Precision Machining

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Why Precision Machining?

  • 95%+ of precision machining graduates have been hired into the industry in 2016
  • Finish the program in less than six months.

Get Started Now

To get started now, contact Robyn Kibby at or 425-388-9570.

Attend an information session to learn more about the program. Saturday information sessions are held at EvCC's Advanced Manufacturing Training & Education Center (AMTEC) room 100. Tuesday information sessions are held at Weston High School  in Arlington.

Information session dates are: 
The Saturday sessions meet at 1:00 p.m. at AMTEC room 100 on July 16, Aug. 20, Sept. 24, Oct. 15, Nov. 19, and Dec. 3.
Tuesday, June 7 info session will be at 4:00 p.m. at AMTEC but future Tuesday sessions will held at Weston High School  in Arlington on July 12,  Aug. 16, Sept. 20, Oct. 11, Nov. 15, and Dec. 6

Are You a Veteran?

You can use your GI Bill funding for this program. Contact EvCC's Veterans Resource Center at 425-388-9277 to find out about more about funding for college classes.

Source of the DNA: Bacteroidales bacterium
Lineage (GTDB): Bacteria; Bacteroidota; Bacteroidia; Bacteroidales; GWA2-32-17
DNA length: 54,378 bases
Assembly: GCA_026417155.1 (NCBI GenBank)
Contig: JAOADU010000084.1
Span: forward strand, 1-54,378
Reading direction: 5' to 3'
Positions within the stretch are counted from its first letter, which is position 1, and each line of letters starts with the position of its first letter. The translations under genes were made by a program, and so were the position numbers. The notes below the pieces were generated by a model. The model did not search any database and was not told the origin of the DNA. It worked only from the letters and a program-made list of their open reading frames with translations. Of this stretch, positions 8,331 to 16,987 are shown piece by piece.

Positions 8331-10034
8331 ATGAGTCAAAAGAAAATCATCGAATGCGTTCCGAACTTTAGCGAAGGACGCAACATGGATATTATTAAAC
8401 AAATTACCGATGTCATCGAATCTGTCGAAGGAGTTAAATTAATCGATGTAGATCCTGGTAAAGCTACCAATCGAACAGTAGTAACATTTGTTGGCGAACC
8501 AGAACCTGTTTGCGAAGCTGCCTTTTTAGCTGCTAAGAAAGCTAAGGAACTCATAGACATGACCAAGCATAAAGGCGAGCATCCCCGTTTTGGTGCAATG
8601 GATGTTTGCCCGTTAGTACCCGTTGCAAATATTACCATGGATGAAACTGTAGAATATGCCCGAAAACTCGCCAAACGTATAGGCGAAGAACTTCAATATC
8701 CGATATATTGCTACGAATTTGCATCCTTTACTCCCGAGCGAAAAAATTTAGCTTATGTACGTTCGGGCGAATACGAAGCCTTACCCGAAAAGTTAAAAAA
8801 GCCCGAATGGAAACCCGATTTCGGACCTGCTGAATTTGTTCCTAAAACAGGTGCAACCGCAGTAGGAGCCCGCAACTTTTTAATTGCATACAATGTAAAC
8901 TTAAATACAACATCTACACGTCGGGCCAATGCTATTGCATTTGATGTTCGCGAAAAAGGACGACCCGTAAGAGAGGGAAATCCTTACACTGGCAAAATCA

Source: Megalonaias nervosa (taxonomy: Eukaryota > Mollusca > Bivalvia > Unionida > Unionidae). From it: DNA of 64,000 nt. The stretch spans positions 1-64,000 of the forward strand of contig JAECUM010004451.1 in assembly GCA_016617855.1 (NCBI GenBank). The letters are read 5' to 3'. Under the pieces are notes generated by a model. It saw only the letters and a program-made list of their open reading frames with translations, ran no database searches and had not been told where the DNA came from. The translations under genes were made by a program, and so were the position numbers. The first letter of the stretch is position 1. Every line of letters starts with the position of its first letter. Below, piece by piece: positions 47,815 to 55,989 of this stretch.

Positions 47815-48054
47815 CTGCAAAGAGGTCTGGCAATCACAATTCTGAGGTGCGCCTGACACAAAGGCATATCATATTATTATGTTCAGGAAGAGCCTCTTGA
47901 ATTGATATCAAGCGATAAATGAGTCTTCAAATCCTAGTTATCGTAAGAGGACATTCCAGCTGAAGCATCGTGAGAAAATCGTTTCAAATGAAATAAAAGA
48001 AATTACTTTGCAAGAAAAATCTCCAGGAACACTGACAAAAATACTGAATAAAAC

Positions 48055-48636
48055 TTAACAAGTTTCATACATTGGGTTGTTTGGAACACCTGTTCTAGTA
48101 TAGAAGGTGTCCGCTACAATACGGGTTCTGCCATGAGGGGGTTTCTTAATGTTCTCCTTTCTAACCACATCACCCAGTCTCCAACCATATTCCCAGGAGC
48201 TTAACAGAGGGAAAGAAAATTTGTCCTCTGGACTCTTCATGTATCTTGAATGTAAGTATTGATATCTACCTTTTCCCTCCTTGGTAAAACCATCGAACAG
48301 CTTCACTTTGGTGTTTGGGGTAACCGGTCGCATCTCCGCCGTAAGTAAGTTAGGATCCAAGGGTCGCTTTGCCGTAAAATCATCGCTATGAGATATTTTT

Program Information

Everett Community College offers a certificate and a two-year degree. Both are designed to prepare students for immediate employment in the manufacturing industry.

The principles of precision machining certificate is a two-quarter, 40-credit sequence of the technical core classes of the ATA degree. This certificate may be considered a stand-alone credential for people seeking to enter the precision machining field, or as part of a stackable set of certificates and degrees in the EvCC advanced manufacturing program leading to a degree in precision machining.

Are you looking for a four-year degree? Continue your education in Everett through Central Washington University’s Bachelor of Applied Science (BAS) in Information Technology and Administrative Management (ITAM)  program.

Career Opportunities

Graduates of this program may work in companies of different sizes, from a four-person shop to large aerospace companies. Employment of machinists is projected to grow 35 percent by 2022. Employers are expected to continue needing machinists who have a wide range of skills and are capable of performing modern production techniques and almost any task in a machine shop.

In 2013, employers hiring machinists included Esterline, Avtech Corp-360, Umbra Cuscinetti, Windspeed Technical Solutions, Airgas Inc. and Boeing.